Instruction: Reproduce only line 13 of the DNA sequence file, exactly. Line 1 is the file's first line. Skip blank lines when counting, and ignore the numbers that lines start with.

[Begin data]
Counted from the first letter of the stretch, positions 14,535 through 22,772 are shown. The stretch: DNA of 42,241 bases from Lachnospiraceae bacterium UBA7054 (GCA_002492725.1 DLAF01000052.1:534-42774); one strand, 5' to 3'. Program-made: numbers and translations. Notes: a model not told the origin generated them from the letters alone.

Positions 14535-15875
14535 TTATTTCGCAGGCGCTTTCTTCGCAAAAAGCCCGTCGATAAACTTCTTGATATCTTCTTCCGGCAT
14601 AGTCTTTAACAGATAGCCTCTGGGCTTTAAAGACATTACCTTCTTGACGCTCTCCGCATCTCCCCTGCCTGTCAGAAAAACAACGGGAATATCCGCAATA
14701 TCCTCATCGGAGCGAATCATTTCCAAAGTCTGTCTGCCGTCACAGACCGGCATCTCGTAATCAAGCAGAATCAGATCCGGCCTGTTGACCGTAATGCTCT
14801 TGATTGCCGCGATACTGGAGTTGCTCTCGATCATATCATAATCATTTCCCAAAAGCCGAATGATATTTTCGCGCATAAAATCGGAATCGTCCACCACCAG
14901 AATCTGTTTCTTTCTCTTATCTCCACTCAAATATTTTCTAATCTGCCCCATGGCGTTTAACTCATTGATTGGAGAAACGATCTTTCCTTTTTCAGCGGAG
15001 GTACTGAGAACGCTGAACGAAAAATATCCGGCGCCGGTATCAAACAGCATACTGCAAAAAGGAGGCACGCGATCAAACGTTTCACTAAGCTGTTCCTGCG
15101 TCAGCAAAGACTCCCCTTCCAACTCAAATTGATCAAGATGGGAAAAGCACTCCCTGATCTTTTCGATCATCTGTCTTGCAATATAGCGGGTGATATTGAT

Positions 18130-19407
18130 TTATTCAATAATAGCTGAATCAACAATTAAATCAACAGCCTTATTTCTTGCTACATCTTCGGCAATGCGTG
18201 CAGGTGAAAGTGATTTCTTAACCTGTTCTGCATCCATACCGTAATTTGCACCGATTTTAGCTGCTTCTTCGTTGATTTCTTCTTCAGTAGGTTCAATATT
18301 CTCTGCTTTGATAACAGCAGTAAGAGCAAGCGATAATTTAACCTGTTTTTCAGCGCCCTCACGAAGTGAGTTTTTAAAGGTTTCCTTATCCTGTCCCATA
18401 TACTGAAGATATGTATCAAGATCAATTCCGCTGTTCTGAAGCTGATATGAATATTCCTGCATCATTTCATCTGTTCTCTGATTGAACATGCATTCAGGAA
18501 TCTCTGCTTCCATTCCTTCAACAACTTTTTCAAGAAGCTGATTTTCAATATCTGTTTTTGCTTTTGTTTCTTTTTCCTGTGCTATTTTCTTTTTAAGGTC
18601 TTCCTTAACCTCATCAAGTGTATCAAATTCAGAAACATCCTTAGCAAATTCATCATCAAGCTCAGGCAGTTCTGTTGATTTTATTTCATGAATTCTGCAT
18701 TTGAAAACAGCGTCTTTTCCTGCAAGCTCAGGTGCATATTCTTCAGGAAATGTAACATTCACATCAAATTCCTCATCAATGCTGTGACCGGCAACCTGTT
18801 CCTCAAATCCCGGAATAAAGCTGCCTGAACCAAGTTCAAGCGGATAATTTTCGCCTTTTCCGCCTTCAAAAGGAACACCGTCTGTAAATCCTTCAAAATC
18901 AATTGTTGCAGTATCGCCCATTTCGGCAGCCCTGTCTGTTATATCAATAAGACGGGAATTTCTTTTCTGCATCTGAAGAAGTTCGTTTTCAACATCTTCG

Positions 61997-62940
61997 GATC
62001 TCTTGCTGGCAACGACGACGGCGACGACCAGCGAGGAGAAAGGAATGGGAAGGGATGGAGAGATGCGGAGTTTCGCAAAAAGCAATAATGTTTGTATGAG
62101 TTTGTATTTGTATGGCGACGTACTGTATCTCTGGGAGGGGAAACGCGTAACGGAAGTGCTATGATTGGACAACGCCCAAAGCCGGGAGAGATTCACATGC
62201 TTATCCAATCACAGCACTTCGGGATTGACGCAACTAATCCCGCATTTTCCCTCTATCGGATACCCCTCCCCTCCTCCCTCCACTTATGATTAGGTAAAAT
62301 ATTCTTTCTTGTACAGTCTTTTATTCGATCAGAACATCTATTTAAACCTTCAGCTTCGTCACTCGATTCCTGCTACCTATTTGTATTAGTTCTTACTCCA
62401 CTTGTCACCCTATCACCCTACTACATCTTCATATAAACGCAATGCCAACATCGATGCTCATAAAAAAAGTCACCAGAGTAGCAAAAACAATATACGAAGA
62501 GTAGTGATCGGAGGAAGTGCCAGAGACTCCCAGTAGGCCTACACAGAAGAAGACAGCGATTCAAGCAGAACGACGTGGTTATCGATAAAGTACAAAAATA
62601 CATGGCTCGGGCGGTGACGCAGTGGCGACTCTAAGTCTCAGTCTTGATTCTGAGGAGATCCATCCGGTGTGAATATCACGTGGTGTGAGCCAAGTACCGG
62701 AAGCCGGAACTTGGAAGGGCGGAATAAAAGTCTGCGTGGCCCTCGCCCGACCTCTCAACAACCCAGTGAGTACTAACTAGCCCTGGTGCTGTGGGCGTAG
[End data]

18301 CTCTGCTTTGATAACAGCAGTAAGAGCAAGCGATAATTTAACCTGTTTTTCAGCGCCCTCACGAAGTGAGTTTTTAAAGGTTTCCTTATCCTGTCCCATA